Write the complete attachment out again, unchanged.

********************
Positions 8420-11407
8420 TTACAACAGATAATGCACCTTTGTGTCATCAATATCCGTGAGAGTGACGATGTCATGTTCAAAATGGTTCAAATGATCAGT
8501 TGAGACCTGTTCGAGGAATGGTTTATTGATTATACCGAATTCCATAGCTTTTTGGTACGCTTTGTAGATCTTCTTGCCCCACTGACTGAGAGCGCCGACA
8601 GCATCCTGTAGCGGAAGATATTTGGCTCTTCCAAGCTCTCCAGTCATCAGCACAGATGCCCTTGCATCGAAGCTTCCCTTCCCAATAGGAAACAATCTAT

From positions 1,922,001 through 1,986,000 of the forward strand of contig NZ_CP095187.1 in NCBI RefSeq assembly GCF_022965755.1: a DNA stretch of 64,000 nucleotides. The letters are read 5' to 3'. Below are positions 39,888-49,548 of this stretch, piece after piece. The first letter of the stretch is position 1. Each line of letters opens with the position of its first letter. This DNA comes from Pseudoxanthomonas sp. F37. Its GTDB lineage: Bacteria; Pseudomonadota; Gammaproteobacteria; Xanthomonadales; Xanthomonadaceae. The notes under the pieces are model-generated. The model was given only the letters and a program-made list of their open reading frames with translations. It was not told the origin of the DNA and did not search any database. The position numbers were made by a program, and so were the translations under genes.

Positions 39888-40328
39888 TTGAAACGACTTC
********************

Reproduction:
Positions 8420-11407
8420 TTACAACAGATAATGCACCTTTGTGTCATCAATATCCGTGAGAGTGACGATGTCATGTTCAAAATGGTTCAAATGATCAGT
8501 TGAGACCTGTTCGAGGAATGGTTTATTGATTATACCGAATTCCATAGCTTTTTGGTACGCTTTGTAGATCTTCTTGCCCCACTGACTGAGAGCGCCGACA
8601 GCATCCTGTAGCGGAAGATATTTGGCTCTTCCAAGCTCTCCAGTCATCAGCACAGATGCCCTTGCATCGAAGCTTCCCTTCCCAATAGGAAACAATCTAT

From positions 1,922,001 through 1,986,000 of the forward strand of contig NZ_CP095187.1 in NCBI RefSeq assembly GCF_022965755.1: a DNA stretch of 64,000 nucleotides. The letters are read 5' to 3'. Below are positions 39,888-49,548 of this stretch, piece after piece. The first letter of the stretch is position 1. Each line of letters opens with the position of its first letter. This DNA comes from Pseudoxanthomonas sp. F37. Its GTDB lineage: Bacteria; Pseudomonadota; Gammaproteobacteria; Xanthomonadales; Xanthomonadaceae. The notes under the pieces are model-generated. The model was given only the letters and a program-made list of their open reading frames with translations. It was not told the origin of the DNA and did not search any database. The position numbers were made by a program, and so were the translations under genes.

Positions 39888-40328
39888 TTGAAACGACTTC